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Sherri Mandell

Sherri Mandell

Sherri Mandell has a Master's degree in Creative Writing and has taught writing at the University of Maryland and Penn State University. She is the author of the book Writers of the Holocaust. She has written articles for the Washington Post. She is married with four children

By the last week of the summer the mothers in the park were prostrate. I had to revive a friend with smelling salts. The worst heat of the summer. The pool was closed because of problems with unidentified bacteria and other floating matter. The mothers were beside themselves. They couldn't bear the thought of one day more with the children. One day more of inventing activities. How many projects can you do with egg boxes and food coloring? How many days can you have mud tramped through the house as the kids traipse back and forth into the house from the wading pool? How many days can you feed the children three meals, all before noon? How many baking projects can you manage in the stifling hot kitchen? How many mobiles with wire hangars can you help a child create? How many paper plate faces? How many crayon melts in the oven? There are always some mothers who enjoy summer.

Natalie (30) and Paul (30) have been married for 15 years and have 2 daughters, 10 and 8. They met at a health club in Manhattan. Natalie was studying nursing and Paul was a massage therapist. They married and in order to make money, Paul became a real estate agent. Natalie quit her studies and raised her daughters. They moved to the suburbs of Long Island. Now 15 years later, Paul is fed up with his job and wants Natalie to pick up some of the slack.

In this drama, the wife, Amy (38) plays the role of "mother" and her husband Tom (48) the "irresponsible artist." It wasn't always that way. They met when Amy was a model in a painting course that Tom taught at the local college. At that time, Amy imagined Tom to be responsible and sophisticated. Tom imagined Amy to be carefree and creative.

In this drama, the difficulty of combining two families is put to the test. Kimberly (43) and Greg (50) have been married for 1 year. Kimberly has a teenage daughter, Dina, 15, from a previous relationship. (She never married and was a single mom.) Greg, whose first wife, Barbara, died of skin cancer, is the father of a grown daughter, Tanya, (21) from his first marriage.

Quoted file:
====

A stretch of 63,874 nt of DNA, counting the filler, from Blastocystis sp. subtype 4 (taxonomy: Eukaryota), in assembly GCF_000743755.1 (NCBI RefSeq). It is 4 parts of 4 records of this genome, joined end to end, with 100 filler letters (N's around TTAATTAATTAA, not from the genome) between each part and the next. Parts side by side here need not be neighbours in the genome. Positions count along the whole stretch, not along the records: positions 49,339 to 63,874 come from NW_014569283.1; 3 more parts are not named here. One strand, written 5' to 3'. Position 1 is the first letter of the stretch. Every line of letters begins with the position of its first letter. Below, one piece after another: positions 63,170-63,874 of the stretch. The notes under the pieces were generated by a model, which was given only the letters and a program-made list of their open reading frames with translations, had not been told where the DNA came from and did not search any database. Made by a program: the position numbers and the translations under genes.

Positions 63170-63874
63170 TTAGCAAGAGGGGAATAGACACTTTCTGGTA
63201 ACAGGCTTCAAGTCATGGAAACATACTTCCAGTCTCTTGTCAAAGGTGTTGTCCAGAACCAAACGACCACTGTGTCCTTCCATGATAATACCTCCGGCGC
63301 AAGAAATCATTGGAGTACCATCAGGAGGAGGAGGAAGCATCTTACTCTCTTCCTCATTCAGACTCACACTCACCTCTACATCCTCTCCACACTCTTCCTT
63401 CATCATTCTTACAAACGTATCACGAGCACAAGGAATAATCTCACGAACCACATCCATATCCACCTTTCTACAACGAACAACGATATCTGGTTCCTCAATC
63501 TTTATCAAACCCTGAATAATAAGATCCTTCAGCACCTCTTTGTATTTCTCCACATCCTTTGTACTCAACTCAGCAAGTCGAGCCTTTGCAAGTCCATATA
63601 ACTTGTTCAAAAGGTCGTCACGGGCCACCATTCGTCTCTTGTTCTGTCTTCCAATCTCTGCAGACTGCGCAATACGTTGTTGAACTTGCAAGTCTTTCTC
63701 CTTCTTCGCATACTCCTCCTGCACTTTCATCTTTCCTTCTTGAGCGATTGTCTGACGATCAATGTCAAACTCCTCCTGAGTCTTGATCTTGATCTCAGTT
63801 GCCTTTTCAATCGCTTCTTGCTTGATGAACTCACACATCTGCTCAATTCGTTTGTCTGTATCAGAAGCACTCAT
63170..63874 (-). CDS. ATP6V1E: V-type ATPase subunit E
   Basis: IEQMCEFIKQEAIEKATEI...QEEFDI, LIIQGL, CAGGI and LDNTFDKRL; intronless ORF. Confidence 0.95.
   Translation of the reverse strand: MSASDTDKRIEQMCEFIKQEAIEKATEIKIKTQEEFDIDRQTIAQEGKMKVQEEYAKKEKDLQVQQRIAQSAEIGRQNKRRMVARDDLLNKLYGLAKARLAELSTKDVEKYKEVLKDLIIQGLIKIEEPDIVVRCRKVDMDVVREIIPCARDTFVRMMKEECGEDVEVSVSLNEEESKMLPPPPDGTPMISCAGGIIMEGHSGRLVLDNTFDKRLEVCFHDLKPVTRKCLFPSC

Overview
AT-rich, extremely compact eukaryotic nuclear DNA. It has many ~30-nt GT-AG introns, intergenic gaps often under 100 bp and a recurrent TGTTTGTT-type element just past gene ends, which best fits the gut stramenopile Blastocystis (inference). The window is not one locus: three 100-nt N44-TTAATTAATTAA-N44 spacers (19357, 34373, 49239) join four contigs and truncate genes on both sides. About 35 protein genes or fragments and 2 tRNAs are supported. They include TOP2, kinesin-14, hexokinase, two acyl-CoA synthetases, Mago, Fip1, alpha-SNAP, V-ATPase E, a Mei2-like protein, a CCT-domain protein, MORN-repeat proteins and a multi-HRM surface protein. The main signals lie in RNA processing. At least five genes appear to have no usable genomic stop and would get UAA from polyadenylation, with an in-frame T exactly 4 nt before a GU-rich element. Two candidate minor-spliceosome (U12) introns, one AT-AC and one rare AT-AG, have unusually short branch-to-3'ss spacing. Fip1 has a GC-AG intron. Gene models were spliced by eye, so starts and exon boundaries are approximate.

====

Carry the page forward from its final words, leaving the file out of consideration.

Dana is a public relations executive and Allan is a chiropractor. Both of them have worked during their entire marriage. They have two children in high school. Now that the kids are out of the house more, Dana and Allan have more free time together. Dana feels like she wants more out of life.

In this drama, Sue unconsciously sets up a situation that confirms her expectations. She is convinced that Ethan will not give her what she needs: support, attention and understanding. But notice how Sue contributes to the negative outcome that she so much wants to avoid. This is what we call a self-fulfilling prophecy. It's the act of turning your belief into reality.

As the couple raises children, they may feel exhausted, and be less willing to give to each other, support each other and listen to each other with deep caring. So when somebody, an outsider, comes along who shows interest in them, who makes them feel alive, the married man or woman may be poised on the edge of a male-female dance of excitement -- and danger.

Do you, husbands, go to bed in fear and trepidation because your wife is already asleep in the bed? Is she as sensitive as the princess in The Princess and the Pea. Will the slightest movement perturb her highness? When you ever so carefully and gently pull the bedroom door open, ever so slowly, will she scream, "Shut the door, you insensitive brute!"

You know why they usually don't let women navigate up in space. If they get lost, there's nobody around to ask directions from. There's nobody to tell you: make a left at the gas station. There's no way to tell if you've gone too far. Men don't mind wandering lost for aeons -- or returning the six million miles to earth -- as long as they don't have to admit that they're lost.

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